This match ruled all. Both guys were on, big-time, and it showed. They started building towards Rave's cross armbar early, as he went for it, but Punk locked his hands together so Rave couldn't get the elbow locked. Prazak and Fannin seemed quite amused that the Armbar Klan was out, in full support for Jimmy. Punk starts working on the leg, but every free opportunity Jimmy gets, he jumps back on the arm, not only to set up the cross armbar, but also to make sure that Punk can't set up the Pepsi Plunge, or the Welcome To Chicago, Motherfuckers, his two big high-impact moves. After they do the dueling crossface forearms, they start building towards Punk's knee scrapes, as Punk goes for a running scrape, but Rave leaves the ring. They start playing up on commentary how, at the first instant Rave gets the cross armbar locked in, the match is over, as he just continually worked over Punk's arm every which-way but up. Punk starts working over Jimmy's leg, to make sure he couldn't lock in both legs for the cross armbar, and to set up his one-armed Cloverleaf finisher. Rave clotheslines Punk after the second try of the knee scrapes, but finally, Punk nailed them, including a nasty running knee scrape. Punk then decides to go to desperate measures, breaking out his Shining Wizards. He hits two, but then Rave knows to block the third, hitting a dropkick. Finally, Punk hits a third, and locks in his one-armed Texas Cloverleaf (sort of like a Tequila Sunrise, but cooler) for the tapout victory. Post-match, Jimmy thanks Punk for a great match, and thanks Ian for booking him. This match was awesome. Though neither guy spent the entire match screaming in pain like they got their limb chopped off, the selling was great. Rave never went for anything that would cause him to have to exert pressure on his bad leg, and Punk, besides for one kip-over in the corner and a pull-up bomb, sold greatly for Rave's armwork, which was tremendous. This was probably my favorite Jimmy Rave singles match ever. An early candidate for Match of the Year, that's for sure.


Ace Steel vs. AJ Styles

During Ace's entrance, as he was slapping hands with the fans, he completely over-shot Larry Goodman's hand. I thought that was funny. The match starts with a feeling-out process, since they had never worked a singles match in the past against each other. Steel works a front facelock early, to signify that he'd be working over AJ's neck to soften it up for the Twist of Kain (Gory Guerrero Special into a neckbreaker, aka the Widow's Peak). AJ did some of his flashy stuff to counter-act Ace, but he had to rely on counters and mat stuff in the end to get any edge on Ace. In the end, though, Ace nailed the Twist of Kain, after AJ struggled to get him up for a suplex, to score the victory. Post-match, they shake hands, but Colt Cabana comes out to crash the party. He says Ace is nothing, and that "AJ, I'm gonna beat the Lord out of you tomorrow night". Good match, though the previous match over-shadowed it by a bit.

WINNER: Ace Steel

Three-Way Deathmatch
"Sick" Ric Matrix vs. "Spyder" Nate Webb vs. Madman Pondo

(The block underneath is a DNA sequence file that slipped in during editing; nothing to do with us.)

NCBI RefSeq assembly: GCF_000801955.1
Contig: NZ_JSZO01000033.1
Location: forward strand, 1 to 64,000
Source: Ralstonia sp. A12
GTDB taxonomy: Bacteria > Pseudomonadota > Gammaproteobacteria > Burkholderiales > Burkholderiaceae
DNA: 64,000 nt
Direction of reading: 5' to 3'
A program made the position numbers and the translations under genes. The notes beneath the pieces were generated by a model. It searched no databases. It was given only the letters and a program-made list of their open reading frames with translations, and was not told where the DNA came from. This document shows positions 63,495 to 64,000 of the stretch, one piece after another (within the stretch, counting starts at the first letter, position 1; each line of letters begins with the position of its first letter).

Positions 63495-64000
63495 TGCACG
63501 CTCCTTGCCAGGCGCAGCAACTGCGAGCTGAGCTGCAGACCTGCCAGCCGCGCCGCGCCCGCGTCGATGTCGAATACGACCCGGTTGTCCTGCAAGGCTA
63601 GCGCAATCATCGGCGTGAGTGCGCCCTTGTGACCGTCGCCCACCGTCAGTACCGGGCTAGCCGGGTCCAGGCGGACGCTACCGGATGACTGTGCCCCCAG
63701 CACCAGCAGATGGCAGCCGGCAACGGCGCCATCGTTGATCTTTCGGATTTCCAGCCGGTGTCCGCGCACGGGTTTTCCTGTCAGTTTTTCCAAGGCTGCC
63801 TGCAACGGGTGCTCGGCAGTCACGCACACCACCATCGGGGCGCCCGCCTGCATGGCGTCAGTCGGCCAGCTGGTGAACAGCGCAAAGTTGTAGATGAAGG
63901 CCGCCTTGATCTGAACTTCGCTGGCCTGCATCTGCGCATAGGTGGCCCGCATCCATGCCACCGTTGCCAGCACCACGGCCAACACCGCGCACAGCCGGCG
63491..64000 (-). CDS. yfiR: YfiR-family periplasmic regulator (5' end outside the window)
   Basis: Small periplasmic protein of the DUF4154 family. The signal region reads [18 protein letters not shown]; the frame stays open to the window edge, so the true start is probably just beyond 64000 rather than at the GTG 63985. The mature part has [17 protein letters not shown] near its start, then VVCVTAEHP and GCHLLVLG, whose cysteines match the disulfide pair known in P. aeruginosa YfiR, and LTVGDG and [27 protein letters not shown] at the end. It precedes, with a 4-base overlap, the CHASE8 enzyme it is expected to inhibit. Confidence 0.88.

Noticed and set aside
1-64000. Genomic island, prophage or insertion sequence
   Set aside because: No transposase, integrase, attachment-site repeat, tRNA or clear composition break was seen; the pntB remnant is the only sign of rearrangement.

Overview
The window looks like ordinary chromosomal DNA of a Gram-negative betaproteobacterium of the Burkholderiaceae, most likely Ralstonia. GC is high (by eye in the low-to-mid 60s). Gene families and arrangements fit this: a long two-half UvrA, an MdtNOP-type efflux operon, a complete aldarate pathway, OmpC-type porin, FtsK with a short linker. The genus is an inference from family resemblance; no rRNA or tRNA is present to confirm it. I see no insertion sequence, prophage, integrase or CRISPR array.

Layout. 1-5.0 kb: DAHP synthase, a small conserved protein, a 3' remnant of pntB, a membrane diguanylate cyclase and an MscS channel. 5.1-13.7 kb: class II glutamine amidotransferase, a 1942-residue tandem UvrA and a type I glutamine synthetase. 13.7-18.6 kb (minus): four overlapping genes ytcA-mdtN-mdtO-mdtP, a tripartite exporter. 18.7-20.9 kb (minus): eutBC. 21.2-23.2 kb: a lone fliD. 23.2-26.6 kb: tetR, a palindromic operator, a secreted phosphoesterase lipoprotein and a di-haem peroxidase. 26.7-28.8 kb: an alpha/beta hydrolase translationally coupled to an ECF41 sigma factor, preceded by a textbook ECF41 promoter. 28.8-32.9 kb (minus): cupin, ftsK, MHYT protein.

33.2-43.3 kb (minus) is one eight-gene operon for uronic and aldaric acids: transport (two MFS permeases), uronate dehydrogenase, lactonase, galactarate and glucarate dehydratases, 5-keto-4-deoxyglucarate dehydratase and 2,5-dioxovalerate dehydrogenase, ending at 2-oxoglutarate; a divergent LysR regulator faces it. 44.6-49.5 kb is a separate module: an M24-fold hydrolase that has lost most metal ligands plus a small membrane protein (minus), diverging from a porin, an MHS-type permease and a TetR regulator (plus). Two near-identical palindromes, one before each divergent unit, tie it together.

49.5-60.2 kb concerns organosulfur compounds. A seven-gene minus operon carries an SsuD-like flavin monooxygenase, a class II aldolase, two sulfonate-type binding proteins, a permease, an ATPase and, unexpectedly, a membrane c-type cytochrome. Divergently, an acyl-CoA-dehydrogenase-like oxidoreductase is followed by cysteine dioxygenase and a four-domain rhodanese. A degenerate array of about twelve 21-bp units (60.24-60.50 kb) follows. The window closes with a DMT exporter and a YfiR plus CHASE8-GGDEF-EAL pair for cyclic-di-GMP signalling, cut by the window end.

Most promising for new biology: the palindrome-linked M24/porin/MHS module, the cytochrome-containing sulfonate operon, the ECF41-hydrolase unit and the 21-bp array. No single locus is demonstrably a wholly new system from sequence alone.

Before the match, I saw something comparable to a spiritual discovery, with a holy divineness to it. I saw, without a doubt, one of the finest entrances of all-time, as Nate Webb jived, grooved, and danced his way to "Teenage Dirtbag" in every section of the building, including the aisle, the bleachers, and the elevated announcers' booth, which, up until a few weeks back, was named "The Spyder's Nest" (they re-named it "Bailey's Nest" after JC Bailey hit Nate with a Michinoku Driver II off of it, through a light tube table). He even puffed off of Crazy Pipe Guy's pipe, while Crazy Pipe Guy and Smelly were dancing. Then, during the "I feel like mold..." slow part, he starts lip-synching to it. He climbs onto the apron, and heart-feltly sings the lyrics, "why does she give a damn about me?", looking deep into Ric Matrix's eyes. Then, Dave Prazak breaks out his karaoke skills on commentary during the girl dirtbag's part. Even if you decide you can't get this tape right now, you must hunt down the footage of this entrance. But, for some reason, they just HAD to have a match after this, and it sucked. Nate tried as hard as he could to make this thing work, bumping his ass off for both guys (quite violently, I might add), but Matrix is horrendous (that's not just influenced by him saying that Nate's entrance sucked; he really is BAD), and Pondo's Pondo. As sick as this sounds, the most enjoyable (and painful) part of this match was then Matrix flapjacked/hotshotted Nate through a waffle fence of lighttubes; just brutal. The rest of the match was punch-kick crap. Pondo won after pinning Matrix with something I can't read off of my notes, and then stuffing Nate in between a ladder, with plenty of goodies in there with him, and hitting him with one of the shittiest top-rope sentons I've ever seen for the win. Post-match, Pondo puts both guys over on the mic, says some stuff about the low attendance, and plugs his Circus Deathmatch with JC Bailey, scheduled for the next night. (NOTE: From now on, no number grades for deathmatches)

WINNER: Madman Pondo